The ability of LAB isolates to inhibit the growth of S. aureus DSMZ 13,661 and S. ser. Typhimurium CIP 104,115 was further studied during co-cultivation assays in a double concentrated BHI media (pH 7) [42]. The co-cultivation process consisted of two different culture batches. Batch 1 corresponded to the co-inoculation of S. aureus DSMZ 13,661 with the selected LAB isolate and batch 2, the co-inoculation of S. ser. Typhimurium CIP 104,115 with the LAB isolate. Growth control was performed using a single culture for each indicator strain or the LAB isolate. An inoculum of 1% (v/v) of LAB isolate overnight culture (109 CFU/mL in BHI broth) and 1% (v/v) of indicator strain overnight culture (109 CFU/mL in BHI broth) were seeded to perform Batch 1 or Batch 2 co-culture assay. All batches were incubated at 28 °C for 48 h. The CFS from each batch culture was collected every 2 h. Antimicrobial activities were detected by the agar well diffusion assay as described above.

3. Results and Discussion

3.1. UMSC Bacterial Diversity Studies

Cheese manufacture behavior, processing environment and starter cultures are known to harbor an indigenous microbiota that influences organoleptic features on artisanal cheeses. The bacterial composition of starter cultures supports organoleptic and biochemical changes during ripening [43]. Revealing information on microbial consortia are essential for artisanal cheesemakers, considering the willingness of the consumer market to require locally manufactured products with different organoleptic properties [9,43,44]. Part of a daily routine, the studied UMSC is used for soft-cheese manufacture. Its microbial transfer is applied during rennet addition, a few hours after milk enrichment with acidifying starters. This cheese-making practice, combined with a high diversity of microbial activities, is key to developing gustatory characteristics. In this study, the microbial consortium of the UMSC was deciphered using culture-independent and culture-dependent based methods.
First, the UMSC microbial diversity was assessed using three different culture-independent methods: (i) analysis of 16S rRNA gene fragment sequences, (ii) purR gene sequence analysis, (iii) whole-genome sequencing analysis. Afterward, two culture-based methods were used on bacterial isolates recovered from the UMSC: MALDI-TOF MS and full-length 16S rRNA gene sequencing analysis.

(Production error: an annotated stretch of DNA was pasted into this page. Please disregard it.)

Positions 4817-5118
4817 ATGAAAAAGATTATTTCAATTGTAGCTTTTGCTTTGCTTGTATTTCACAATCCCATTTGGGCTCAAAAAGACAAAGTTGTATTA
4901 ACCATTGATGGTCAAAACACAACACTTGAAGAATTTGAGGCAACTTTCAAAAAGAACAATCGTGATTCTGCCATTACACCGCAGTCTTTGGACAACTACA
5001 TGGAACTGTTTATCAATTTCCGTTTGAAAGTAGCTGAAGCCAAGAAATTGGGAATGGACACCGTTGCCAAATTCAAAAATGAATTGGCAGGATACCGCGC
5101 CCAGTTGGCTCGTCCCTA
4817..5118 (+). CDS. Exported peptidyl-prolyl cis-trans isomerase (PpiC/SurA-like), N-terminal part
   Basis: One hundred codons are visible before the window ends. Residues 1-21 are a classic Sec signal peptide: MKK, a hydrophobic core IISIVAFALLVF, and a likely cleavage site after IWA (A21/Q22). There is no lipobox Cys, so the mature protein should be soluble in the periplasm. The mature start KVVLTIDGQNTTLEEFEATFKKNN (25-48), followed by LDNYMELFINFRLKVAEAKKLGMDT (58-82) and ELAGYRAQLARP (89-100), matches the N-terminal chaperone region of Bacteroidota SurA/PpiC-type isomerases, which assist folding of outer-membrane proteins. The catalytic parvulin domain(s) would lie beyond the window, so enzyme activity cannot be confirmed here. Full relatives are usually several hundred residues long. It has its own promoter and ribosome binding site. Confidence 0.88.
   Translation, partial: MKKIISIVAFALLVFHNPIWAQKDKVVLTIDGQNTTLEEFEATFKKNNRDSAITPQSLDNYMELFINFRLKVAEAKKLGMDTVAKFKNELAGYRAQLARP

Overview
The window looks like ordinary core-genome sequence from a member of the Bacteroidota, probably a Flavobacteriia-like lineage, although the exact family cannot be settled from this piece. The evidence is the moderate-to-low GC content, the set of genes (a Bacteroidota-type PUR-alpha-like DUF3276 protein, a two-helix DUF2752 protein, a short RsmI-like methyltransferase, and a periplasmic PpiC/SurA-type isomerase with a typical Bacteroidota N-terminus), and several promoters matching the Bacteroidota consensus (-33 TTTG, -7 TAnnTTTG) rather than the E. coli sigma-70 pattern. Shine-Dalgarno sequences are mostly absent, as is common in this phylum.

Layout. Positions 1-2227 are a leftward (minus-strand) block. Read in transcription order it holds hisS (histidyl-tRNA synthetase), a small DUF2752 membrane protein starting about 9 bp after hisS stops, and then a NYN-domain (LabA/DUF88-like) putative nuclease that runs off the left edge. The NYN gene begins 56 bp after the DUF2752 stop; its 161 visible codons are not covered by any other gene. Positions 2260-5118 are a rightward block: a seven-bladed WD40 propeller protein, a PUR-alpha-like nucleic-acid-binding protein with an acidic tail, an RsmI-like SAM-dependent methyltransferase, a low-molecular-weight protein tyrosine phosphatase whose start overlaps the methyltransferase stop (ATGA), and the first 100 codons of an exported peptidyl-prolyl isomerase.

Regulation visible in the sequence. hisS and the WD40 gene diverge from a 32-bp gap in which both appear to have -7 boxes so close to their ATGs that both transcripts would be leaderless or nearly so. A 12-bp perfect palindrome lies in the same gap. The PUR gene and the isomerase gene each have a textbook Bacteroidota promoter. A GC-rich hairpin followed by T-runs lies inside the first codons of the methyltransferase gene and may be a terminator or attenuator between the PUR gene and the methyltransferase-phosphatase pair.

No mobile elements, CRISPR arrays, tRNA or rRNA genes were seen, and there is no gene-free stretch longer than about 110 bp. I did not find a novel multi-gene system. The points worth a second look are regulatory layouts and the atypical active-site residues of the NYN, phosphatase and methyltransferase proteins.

3.1.1. Analysis of 16S rRNA Gene Fragment Sequences

An assessment of the microbial diversity started with targeted amplicon sequencing of 16S rRNA gene fragments. Read counts (total of 65,447 reads for V3–V4 and 61,383 reads for V1–V3) were filtered and relative abundances were calculated for each OTU. One dominant genus, Lactococcus sp., encompassing 99.9% of relative abundance was identified for each 16S rRNA gene region. With a clustering threshold of three, two OTUs were obtained among the Lactococcus genus.

3.1.2. purR Gene Sequence Analysis

The housekeeping gene purR was then studied to complete the assessment of microbial diversity. It was previously selected after pan-genome analysis for the differentiation of clades beyond the L. lactis subspecies level [7]. The purR gene encodes for a transcriptional regulator of purine biosynthesis. The use of a single nucleotide inference method highlighted five amplicon sequence variants (ASVs) after raw data processing using the DADA2 algorithm (Table 4). A total of 108,455 reads were obtained with an exact purR amplicon size of 435 nucleotides for each clustered ASV [45].
A close strain similarity was revealed and each ASV variant was represented by a single nucleotide sequence type. Nucleotide variant analysis showed that the most abundant sequence (ASV_1) was 100% identical to the corresponding reference sequence L. lactis subsp. lactis UC08 (GenBank: CP015903.1) or UC11 (GenBank: CP015904.1). A matrix table highlighted nucleotide substitutions between each ASVs, from 1 up to 18 different bases (Figure 1A). The nucleotide translation into amino acid sequences identified three different ASVs (see matrix table, Figure 1B). Amino acids sequences of variants ASV_1, ASV_2 and ASV_3 were identical. Variants ASV_4 and ASV_5 showed three amino acid substitutions compared to other ASV (or the reference sequence). A comparison between ASV_4 and ASV_5 showed one amino acid substitution. Substitutions include amino acid changes in position 7: Glu (ASV_1), Ala (ASV_4) and Ser (ASV_5), position 21: Thr (ASV_1) and Pro (ASV_4 and ASV_5) and position 22: Lys (ASV_1) and Gln (ASV_4 and ASV_5). Dendrograms were constructed using nucleotide alignments (Figure 1A) or protein alignments (Figure 1B).
These five ASVs sequence reads were all affiliated to the species level (100% identity) as L. lactis using BLAST searches against a local database including any sequences of lactococcal genomes part of the NCBI database (built on 10 February 2020). Interestingly, the phylogenetic analysis of purR did not identify L. lactis to the subspecies level, as it did for Frantzen et al. [7]. In their work, primers designed by Frantzen et al. were used for relative quantification of the microbial community in starter cultures. Medium amplicon size was then required. Therefore, the purR amplicon size (435 nucleotides) was shorter than the full-length purR gene (816 nucleotides), identified in the whole-genome sequences. The targeted amplicon purR showed an alignment between position 347 to 782. A BLAST search performed on the full-length purR gene affiliated the genome sequences to the subspecies level (100% identity) as L. lactis subsp. lactis. These results suggested that new primers devised to amplify longer fragments of the purR gene would be needed to explore L. lactis diversity to the subspecies level in the UMSC. Another approach was attempted using the eps operon, both located on plasmids and chromosomes [7]. Unfortunately, irregular amplicon sizes were obtained, and it was impossible to differentiate isolates to the species/subspecies level (data not shown).